5d Tailor is good listener (4)
GEAR: The abbreviation for Good and the listener on the side of our face. Tailor here is a verb
6d Player at the table hugging mischievous kitty (3,5)
WAR CHEST: A bridge player (at the table) goes around a synonym of mischievous or roguish, the containment indicator being “hugging”. Robyn is the master of splitting an adjective and a noun (or two nouns) to obtain misdirection.
7d Low-down rat? Not half! (4)
INFO: The low-down here is a noun in the sense of knowledge. Remove the second half of a rat in the sense of “singer”.
8d Country left leaderless after PM displays sloth? (8)
EDENTATE: A Conservative prime minister in the fifties is followed by a country or nation without its first letter.
12d Wrong answer about soldiers turning head for close shave (6,6)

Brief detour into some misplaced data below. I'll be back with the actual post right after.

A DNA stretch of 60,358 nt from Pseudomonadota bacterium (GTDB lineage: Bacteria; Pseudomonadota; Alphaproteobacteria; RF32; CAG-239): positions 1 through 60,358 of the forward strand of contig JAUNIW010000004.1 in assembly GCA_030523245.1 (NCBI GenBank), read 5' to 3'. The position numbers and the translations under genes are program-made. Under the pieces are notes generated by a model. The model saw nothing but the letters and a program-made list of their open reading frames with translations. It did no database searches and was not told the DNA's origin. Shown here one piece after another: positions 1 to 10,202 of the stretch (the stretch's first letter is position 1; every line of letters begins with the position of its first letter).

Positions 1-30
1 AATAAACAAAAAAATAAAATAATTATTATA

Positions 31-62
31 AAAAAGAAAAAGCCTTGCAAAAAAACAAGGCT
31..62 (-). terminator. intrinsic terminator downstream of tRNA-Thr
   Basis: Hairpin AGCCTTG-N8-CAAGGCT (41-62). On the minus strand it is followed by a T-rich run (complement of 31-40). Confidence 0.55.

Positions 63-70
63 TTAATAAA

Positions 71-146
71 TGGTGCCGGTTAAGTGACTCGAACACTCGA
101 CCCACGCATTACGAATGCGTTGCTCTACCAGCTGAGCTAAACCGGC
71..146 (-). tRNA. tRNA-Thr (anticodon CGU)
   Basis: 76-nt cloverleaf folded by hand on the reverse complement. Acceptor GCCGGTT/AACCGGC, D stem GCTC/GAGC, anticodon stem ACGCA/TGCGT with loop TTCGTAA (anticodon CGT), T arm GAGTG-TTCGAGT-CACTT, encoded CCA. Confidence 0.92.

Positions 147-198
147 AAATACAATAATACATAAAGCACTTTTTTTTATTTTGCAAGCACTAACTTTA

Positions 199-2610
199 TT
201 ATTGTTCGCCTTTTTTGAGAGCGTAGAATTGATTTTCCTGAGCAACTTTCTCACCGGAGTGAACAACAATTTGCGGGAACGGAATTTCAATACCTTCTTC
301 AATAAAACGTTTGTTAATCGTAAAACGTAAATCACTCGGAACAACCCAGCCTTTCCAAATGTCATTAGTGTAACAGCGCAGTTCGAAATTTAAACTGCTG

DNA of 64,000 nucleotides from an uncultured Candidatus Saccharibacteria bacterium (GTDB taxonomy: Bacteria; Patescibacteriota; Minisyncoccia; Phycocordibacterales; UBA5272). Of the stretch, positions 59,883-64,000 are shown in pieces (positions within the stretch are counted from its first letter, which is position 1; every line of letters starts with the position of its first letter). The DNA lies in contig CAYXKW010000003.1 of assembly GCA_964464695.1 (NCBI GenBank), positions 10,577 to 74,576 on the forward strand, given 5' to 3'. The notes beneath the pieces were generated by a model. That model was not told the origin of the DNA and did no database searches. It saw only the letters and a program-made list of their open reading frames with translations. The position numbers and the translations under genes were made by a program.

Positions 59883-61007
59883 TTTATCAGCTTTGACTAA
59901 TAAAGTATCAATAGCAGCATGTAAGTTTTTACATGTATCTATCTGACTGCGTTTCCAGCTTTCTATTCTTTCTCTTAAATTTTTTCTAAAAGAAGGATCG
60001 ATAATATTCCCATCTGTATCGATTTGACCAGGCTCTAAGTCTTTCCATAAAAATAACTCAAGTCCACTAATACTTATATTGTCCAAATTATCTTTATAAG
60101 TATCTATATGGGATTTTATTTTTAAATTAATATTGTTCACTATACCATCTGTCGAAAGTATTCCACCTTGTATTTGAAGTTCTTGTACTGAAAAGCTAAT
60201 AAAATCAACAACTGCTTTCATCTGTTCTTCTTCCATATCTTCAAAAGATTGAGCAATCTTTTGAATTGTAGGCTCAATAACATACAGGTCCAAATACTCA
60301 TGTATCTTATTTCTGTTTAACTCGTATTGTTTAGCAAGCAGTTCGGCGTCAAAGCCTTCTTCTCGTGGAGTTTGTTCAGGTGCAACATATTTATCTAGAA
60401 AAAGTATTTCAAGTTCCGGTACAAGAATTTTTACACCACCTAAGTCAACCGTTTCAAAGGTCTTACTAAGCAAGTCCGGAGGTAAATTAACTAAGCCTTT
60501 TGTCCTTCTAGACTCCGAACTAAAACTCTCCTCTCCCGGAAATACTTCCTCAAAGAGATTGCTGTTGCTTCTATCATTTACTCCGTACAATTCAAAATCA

NARROW ESCAPE: Place an anagram (wrong) of ANSWER around some reversed abbreviated soldiers and add a geographical head. This buck certainly had one.
14d Odds? Yes and no (5)
EVENS: These betting odds are also the opposite of odds say in the sense of numbers.
16d Bound to be seized by American agents? This eliminates shock (8)
ALOPECIA: A synonym of bound in the sense of stride is contained within the abbreviation for American and some agents from that country. Brilliant clue.
17d Maybe bishop’s staff under boxes, but not tons (8)
CHESSMAN: Take some large boxes and remove the abbreviation for Tons. Append a synonym (under in a down clue) of staff as a verb.
19d Spurs’ No.5, once quick round area, with time to dribble (8)
SALIVATE: The fifth letter of Spurs is followed by an archaic (once) synonym of quick (as in a biblical “the dead and the *****) into with is inserted abbreviations for Area and Time.
22d Apparel not in the closet with suit (6)
OUTFIT: Follow a word that has come to mean “not in the closet” in a metaphorical sense with suit or match as a verb.
24d Soprano’s award for performing? (4)